A serious accident can leave you battered and broken — and unable to work. At some point, it may become necessary to file a claim for Social Security Disability benefits.
Under the rules used by the Social Security Administration (SSA), there’s a very strict definition of what it means to be disabled (and, therefore, entitled to benefits). Part of that definition is called the “duration requirement.” SSA will only approve disability claims where the condition has lasted at least 12 continuous months, is expected to last at least 12 continuous months or is expected to end in your death.
In practice, this means that if you fell off a curb and broke both your arms, you probably won’t qualify for Social Security Disability benefits even though you were unable to work. That’s because most broken bones heal well within 12 months, and SSA knows this.
But what if there are complications and it’s going to take several surgeries before you’re functional again? If you’ve only recently been injured, overcoming the duration requirement can be problematic. You essentially have to show SSA that you’re condition is clearly so severe that it will take more than a year of recovery. That can be problematic if your treating physician is reluctant to commit to an estimate of the time that it may take.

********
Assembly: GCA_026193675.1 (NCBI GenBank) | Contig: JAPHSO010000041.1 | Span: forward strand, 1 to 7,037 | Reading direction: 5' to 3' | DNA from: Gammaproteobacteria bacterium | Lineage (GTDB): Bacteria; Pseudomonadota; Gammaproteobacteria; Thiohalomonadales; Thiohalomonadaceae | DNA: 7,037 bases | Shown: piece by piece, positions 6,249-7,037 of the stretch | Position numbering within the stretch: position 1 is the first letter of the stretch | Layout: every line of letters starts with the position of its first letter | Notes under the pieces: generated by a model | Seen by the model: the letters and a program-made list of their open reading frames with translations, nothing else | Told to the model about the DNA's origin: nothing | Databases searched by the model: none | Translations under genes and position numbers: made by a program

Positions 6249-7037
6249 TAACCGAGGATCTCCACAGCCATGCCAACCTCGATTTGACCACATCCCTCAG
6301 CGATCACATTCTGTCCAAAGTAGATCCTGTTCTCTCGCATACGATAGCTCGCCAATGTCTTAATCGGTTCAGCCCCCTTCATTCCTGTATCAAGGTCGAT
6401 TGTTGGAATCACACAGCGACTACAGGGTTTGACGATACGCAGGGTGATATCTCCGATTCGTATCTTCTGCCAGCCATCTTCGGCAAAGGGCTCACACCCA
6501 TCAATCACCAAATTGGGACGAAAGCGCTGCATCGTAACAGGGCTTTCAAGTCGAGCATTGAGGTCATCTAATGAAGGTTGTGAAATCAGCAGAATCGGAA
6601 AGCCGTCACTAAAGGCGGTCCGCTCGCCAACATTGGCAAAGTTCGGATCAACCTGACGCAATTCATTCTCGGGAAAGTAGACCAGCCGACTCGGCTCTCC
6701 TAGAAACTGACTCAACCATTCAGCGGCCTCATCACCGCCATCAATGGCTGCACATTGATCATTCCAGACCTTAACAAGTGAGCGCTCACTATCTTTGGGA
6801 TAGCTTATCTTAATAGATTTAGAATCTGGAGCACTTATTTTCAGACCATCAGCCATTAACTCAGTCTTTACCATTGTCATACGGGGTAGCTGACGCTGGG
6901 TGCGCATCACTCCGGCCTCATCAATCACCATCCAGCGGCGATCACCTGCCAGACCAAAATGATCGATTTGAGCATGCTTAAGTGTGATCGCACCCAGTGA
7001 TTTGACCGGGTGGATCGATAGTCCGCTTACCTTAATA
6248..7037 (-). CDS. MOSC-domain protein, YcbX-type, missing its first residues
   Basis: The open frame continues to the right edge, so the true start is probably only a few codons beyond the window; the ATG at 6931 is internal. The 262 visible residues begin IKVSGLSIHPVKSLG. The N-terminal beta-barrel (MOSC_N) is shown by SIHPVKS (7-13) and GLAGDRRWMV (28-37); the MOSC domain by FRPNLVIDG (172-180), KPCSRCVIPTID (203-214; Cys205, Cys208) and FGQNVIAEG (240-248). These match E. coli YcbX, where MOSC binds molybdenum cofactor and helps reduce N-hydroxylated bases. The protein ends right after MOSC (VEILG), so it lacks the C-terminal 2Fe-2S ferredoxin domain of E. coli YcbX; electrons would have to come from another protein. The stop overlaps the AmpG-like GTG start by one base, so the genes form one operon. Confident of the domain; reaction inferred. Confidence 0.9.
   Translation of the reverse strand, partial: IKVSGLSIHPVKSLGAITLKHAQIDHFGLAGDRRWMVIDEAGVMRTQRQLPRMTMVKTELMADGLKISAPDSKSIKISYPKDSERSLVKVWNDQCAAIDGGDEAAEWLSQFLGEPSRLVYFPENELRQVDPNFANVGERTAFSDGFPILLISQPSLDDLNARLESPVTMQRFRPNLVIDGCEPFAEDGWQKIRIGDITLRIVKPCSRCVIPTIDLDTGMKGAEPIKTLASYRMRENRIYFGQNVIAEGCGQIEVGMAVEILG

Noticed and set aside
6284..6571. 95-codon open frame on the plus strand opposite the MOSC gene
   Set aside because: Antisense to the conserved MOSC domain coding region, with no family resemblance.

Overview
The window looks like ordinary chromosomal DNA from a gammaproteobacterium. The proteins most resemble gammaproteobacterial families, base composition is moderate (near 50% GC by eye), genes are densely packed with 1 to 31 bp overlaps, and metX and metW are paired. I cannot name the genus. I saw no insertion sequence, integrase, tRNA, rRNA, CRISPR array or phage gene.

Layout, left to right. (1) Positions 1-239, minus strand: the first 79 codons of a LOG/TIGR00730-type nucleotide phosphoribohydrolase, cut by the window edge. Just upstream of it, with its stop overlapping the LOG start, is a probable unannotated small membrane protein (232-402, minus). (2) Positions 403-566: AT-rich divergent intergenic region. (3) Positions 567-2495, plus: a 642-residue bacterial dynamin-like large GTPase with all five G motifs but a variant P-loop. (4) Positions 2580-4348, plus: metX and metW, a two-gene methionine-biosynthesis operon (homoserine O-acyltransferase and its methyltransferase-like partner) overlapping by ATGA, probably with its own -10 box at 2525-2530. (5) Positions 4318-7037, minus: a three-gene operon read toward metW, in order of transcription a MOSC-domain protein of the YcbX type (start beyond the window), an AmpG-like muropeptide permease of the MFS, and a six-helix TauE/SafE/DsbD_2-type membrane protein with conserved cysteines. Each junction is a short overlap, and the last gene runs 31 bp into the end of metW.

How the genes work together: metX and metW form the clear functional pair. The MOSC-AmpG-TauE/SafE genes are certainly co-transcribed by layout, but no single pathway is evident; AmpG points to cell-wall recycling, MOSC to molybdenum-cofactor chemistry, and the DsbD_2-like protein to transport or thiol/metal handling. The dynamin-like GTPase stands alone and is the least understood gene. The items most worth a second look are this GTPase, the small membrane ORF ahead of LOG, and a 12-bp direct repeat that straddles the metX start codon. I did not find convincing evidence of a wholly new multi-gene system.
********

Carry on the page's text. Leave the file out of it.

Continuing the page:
Naturally, some catastrophic accidents leave people so badly injured that recovery in less than a year is impossible — especially if there’s a traumatic brain injury or damage to the victim’s spinal cord. In other cases, it may take a little more effort to get your Social Security Disability claim approved.